- Kristin McNealus, DPT, MBA
Help! I Don't Like My PT
There are a number of reasons why you may not like your physical therapist. Personalities may not gel. Maybe you do not like the treatments the therapist is having you do. Or perhaps you do not think your therapist is helping you as much as you expected. This is not a fun situation, right? You know you need to have physical therapy, and depending on your health care coverage you may not have many options of therapists who are contracted with your insurance. So what do you do?
First, have a conversation with the therapist. If it is a personality conflict, this can be difficult to talk through. Just be honest and ask if there are any other therapists who you could work with to “explore other styles.” You could always talk to the supervisor, but talking directly to your therapist first will minimize awkwardness.
If you do not enjoy the treatments, tell your therapist. PT is not likely to be a party, but if it feels like a chore, you are less likely to stick with it to achieve your goals. Your therapist wants to help you reach your goals, so finding alternative treatment options would behoove both of you. S
ometimes therapists get into a rut when they treat the same diagnosis for years, and challenging them to get creative with you might throw them off initially, but more often then not, they will secretly be excited to mix it up. I should mention that some treatments are decided based on insurance reimbursement. I have written other pieces about the bind some clinics are in because coverage is constantly getting cut and more hoops to jump through are added. You might consider asking if this is impacting your treatment plan.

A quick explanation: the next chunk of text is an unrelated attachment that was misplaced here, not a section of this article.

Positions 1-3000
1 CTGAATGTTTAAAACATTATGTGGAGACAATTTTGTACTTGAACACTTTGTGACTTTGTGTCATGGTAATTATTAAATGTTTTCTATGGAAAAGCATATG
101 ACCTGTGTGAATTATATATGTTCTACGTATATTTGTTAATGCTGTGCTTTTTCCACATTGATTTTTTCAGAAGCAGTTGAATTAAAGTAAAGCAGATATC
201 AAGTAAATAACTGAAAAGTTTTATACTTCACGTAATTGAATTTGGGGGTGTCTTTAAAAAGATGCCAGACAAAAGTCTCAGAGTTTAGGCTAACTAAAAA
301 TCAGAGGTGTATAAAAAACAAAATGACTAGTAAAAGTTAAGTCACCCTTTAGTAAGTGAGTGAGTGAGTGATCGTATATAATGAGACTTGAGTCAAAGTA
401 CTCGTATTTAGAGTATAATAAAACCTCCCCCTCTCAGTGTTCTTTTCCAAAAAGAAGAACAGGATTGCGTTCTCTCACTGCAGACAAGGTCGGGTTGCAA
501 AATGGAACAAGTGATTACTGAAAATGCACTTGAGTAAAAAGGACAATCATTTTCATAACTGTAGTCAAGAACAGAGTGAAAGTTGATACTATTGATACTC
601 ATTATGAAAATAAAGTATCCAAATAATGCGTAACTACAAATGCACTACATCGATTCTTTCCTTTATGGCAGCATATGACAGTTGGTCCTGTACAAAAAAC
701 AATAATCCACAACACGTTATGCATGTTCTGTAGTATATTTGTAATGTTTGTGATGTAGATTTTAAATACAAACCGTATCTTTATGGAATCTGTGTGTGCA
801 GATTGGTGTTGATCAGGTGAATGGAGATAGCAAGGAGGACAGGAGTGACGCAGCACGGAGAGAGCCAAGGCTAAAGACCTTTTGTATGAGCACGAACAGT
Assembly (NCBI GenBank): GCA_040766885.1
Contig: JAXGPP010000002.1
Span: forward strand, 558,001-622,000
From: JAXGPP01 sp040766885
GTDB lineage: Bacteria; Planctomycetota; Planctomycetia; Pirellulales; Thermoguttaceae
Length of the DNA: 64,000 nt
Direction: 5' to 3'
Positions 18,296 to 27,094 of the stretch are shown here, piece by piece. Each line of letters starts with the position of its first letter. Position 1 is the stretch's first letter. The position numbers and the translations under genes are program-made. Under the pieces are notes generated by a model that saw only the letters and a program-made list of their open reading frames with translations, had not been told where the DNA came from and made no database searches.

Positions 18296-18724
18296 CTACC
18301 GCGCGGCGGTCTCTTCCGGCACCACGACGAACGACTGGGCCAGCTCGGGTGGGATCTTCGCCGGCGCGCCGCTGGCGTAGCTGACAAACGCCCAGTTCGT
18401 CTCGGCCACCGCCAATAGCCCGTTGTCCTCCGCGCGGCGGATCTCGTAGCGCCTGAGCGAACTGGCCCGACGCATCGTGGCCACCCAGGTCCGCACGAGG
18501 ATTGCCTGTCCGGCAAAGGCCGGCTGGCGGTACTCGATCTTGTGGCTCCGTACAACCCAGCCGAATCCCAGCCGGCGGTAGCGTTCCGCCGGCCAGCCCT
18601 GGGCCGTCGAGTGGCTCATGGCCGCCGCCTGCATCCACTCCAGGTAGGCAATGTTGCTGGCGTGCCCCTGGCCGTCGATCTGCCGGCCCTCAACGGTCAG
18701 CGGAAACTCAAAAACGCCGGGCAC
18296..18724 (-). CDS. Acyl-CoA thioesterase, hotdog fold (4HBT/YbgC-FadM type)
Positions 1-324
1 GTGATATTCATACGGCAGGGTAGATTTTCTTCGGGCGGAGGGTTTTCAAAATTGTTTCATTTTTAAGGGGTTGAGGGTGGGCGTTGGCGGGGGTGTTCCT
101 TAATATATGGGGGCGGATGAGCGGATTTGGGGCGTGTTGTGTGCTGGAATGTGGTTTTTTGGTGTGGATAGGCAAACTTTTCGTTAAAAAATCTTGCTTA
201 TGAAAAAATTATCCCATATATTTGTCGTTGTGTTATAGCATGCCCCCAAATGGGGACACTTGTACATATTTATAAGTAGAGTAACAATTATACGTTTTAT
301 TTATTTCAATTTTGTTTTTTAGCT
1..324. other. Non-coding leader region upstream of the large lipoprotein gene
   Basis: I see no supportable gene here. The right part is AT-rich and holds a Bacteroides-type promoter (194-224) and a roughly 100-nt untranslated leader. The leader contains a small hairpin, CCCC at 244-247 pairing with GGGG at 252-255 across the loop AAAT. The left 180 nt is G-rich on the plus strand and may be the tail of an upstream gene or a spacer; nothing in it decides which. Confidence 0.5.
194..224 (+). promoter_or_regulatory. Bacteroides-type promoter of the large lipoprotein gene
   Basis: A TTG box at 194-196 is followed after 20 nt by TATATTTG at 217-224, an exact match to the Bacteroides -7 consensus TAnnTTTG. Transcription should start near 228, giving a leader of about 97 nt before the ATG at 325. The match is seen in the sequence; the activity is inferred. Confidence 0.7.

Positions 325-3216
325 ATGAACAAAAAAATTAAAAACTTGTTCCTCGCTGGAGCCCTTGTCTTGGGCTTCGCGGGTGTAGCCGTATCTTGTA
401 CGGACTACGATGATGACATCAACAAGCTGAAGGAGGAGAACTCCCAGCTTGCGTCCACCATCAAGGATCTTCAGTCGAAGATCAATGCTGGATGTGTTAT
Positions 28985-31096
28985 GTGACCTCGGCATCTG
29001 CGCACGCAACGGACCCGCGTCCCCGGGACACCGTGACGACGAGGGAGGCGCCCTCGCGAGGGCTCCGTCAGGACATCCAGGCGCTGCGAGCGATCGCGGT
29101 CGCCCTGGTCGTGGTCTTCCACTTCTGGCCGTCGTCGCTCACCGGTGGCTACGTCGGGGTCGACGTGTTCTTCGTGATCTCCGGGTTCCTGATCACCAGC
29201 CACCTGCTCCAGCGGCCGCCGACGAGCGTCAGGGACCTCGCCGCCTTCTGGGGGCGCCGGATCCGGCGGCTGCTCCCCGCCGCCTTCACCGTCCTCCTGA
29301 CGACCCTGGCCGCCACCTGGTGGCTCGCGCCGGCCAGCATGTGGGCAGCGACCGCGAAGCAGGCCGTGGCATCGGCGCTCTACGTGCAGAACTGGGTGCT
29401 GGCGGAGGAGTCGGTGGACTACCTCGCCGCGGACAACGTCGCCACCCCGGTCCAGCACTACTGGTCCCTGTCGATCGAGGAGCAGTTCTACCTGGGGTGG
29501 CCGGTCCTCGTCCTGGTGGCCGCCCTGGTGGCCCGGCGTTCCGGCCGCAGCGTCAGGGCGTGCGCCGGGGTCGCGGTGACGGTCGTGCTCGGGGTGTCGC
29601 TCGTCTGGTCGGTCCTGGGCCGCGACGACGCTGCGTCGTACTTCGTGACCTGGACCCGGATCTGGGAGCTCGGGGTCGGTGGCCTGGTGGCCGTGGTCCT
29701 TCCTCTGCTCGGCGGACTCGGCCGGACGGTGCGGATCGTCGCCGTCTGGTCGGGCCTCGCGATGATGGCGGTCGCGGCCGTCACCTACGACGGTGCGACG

Lastly, if you do not think your therapist is helping you as much as you were expecting, start asking questions. Ask the therapist to explain how the treatment plan was developed and why you are doing each exercise or modality. Ask how you can expect to progress to more challenging activities. There may be a difference between your expectations and realistic progress. Be open to that. Your therapist may not realize that you are willing and able to be challenged more. Before you change therapists, see if you two can get on the same page. If you continue to disagree, feel free to ask for a second opinion.
Remember, this is YOUR physical therapy. Unfortunately, the way the insurance system is set up, you do not have a great deal of leverage for any therapist to be swayed by you taking your business to another clinic, but the majority do want to provide good care and good customer service. If a therapist does not know you are not pleased with the service, s/he will not change.
By all means, if you still do not like your therapist after talking to him/her, change therapists or clinic. Lastly, if you think your therapist is involved in any sort of insurance fraud with your case, report it.